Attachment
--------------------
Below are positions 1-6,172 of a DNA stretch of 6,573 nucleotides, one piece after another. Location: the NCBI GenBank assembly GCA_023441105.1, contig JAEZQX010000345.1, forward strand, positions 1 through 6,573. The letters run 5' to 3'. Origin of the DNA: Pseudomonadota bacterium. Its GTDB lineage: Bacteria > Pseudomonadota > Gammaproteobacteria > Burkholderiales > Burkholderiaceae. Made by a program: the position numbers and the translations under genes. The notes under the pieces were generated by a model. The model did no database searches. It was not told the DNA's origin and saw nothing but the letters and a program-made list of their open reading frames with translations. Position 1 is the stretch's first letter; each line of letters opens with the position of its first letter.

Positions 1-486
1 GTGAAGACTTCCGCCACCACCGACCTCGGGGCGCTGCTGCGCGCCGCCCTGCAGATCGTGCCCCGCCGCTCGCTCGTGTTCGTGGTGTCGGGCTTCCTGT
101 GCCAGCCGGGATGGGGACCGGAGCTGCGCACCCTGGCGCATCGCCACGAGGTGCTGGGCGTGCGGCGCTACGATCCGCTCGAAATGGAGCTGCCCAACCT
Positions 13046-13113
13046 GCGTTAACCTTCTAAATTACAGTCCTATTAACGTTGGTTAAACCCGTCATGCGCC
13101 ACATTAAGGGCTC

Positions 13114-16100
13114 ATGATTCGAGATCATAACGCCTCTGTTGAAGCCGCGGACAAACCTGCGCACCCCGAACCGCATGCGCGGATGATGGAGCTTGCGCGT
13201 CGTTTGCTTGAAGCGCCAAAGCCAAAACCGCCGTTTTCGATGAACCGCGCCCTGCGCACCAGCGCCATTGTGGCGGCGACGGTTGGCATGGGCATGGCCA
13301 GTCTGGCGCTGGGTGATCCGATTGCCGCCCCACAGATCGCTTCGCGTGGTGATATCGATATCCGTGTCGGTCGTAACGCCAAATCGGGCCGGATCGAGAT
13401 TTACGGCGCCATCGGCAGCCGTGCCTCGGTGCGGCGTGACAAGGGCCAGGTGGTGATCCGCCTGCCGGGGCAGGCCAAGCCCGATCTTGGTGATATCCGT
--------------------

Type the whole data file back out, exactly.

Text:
Below are positions 1-6,172 of a DNA stretch of 6,573 nucleotides, one piece after another. Location: the NCBI GenBank assembly GCA_023441105.1, contig JAEZQX010000345.1, forward strand, positions 1 through 6,573. The letters run 5' to 3'. Origin of the DNA: Pseudomonadota bacterium. Its GTDB lineage: Bacteria > Pseudomonadota > Gammaproteobacteria > Burkholderiales > Burkholderiaceae. Made by a program: the position numbers and the translations under genes. The notes under the pieces were generated by a model. The model did no database searches. It was not told the DNA's origin and saw nothing but the letters and a program-made list of their open reading frames with translations. Position 1 is the stretch's first letter; each line of letters opens with the position of its first letter.

Positions 1-486
1 GTGAAGACTTCCGCCACCACCGACCTCGGGGCGCTGCTGCGCGCCGCCCTGCAGATCGTGCCCCGCCGCTCGCTCGTGTTCGTGGTGTCGGGCTTCCTGT
101 GCCAGCCGGGATGGGGACCGGAGCTGCGCACCCTGGCGCATCGCCACGAGGTGCTGGGCGTGCGGCGCTACGATCCGCTCGAAATGGAGCTGCCCAACCT
Positions 13046-13113
13046 GCGTTAACCTTCTAAATTACAGTCCTATTAACGTTGGTTAAACCCGTCATGCGCC
13101 ACATTAAGGGCTC

Positions 13114-16100
13114 ATGATTCGAGATCATAACGCCTCTGTTGAAGCCGCGGACAAACCTGCGCACCCCGAACCGCATGCGCGGATGATGGAGCTTGCGCGT
13201 CGTTTGCTTGAAGCGCCAAAGCCAAAACCGCCGTTTTCGATGAACCGCGCCCTGCGCACCAGCGCCATTGTGGCGGCGACGGTTGGCATGGGCATGGCCA
13301 GTCTGGCGCTGGGTGATCCGATTGCCGCCCCACAGATCGCTTCGCGTGGTGATATCGATATCCGTGTCGGTCGTAACGCCAAATCGGGCCGGATCGAGAT
13401 TTACGGCGCCATCGGCAGCCGTGCCTCGGTGCGGCGTGACAAGGGCCAGGTGGTGATCCGCCTGCCGGGGCAGGCCAAGCCCGATCTTGGTGATATCCGT